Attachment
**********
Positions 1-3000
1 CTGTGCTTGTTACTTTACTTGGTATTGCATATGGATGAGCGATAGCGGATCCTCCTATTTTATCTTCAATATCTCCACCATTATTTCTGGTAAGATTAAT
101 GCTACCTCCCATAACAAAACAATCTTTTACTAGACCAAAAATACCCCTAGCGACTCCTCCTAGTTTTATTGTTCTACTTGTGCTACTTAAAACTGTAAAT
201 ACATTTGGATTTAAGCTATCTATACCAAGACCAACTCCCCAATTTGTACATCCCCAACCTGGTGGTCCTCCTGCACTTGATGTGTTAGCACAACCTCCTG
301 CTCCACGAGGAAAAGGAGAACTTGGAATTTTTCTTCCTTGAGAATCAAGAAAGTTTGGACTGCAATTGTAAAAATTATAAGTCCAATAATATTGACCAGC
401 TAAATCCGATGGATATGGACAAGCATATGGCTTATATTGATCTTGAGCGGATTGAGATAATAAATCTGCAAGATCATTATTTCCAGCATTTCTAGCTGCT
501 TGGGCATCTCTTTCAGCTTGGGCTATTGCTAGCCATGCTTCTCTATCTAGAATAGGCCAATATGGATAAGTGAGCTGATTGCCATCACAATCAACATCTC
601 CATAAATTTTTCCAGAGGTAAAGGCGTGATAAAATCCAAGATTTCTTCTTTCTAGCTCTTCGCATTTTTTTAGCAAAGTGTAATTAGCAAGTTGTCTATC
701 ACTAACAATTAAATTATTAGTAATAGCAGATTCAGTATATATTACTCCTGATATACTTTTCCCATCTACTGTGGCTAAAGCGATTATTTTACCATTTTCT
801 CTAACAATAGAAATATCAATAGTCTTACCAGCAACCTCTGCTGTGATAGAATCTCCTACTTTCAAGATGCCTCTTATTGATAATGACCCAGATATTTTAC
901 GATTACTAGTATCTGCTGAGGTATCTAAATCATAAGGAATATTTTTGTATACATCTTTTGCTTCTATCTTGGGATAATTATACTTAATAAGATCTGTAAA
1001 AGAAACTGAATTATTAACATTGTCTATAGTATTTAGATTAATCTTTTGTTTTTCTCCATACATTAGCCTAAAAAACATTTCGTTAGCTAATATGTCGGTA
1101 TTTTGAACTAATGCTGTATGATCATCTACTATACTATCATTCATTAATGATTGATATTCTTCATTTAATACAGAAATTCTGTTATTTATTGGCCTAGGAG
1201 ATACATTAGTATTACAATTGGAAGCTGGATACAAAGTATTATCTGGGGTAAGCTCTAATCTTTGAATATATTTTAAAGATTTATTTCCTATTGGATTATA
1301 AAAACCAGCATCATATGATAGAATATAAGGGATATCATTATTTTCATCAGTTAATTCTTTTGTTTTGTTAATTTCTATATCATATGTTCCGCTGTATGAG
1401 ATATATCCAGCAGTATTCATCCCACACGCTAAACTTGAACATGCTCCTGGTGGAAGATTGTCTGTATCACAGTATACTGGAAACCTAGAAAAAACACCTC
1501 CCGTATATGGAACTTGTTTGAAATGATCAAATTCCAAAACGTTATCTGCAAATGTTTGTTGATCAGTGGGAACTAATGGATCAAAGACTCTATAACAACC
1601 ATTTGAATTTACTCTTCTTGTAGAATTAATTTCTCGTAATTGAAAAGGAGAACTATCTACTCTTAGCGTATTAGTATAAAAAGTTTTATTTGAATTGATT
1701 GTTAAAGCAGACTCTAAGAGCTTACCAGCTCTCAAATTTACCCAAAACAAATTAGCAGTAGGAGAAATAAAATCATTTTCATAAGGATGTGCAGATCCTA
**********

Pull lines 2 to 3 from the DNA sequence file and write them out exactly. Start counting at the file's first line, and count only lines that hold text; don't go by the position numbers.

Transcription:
1 CTGTGCTTGTTACTTTACTTGGTATTGCATATGGATGAGCGATAGCGGATCCTCCTATTTTATCTTCAATATCTCCACCATTATTTCTGGTAAGATTAAT
101 GCTACCTCCCATAACAAAACAATCTTTTACTAGACCAAAAATACCCCTAGCGACTCCTCCTAGTTTTATTGTTCTACTTGTGCTACTTAAAACTGTAAAT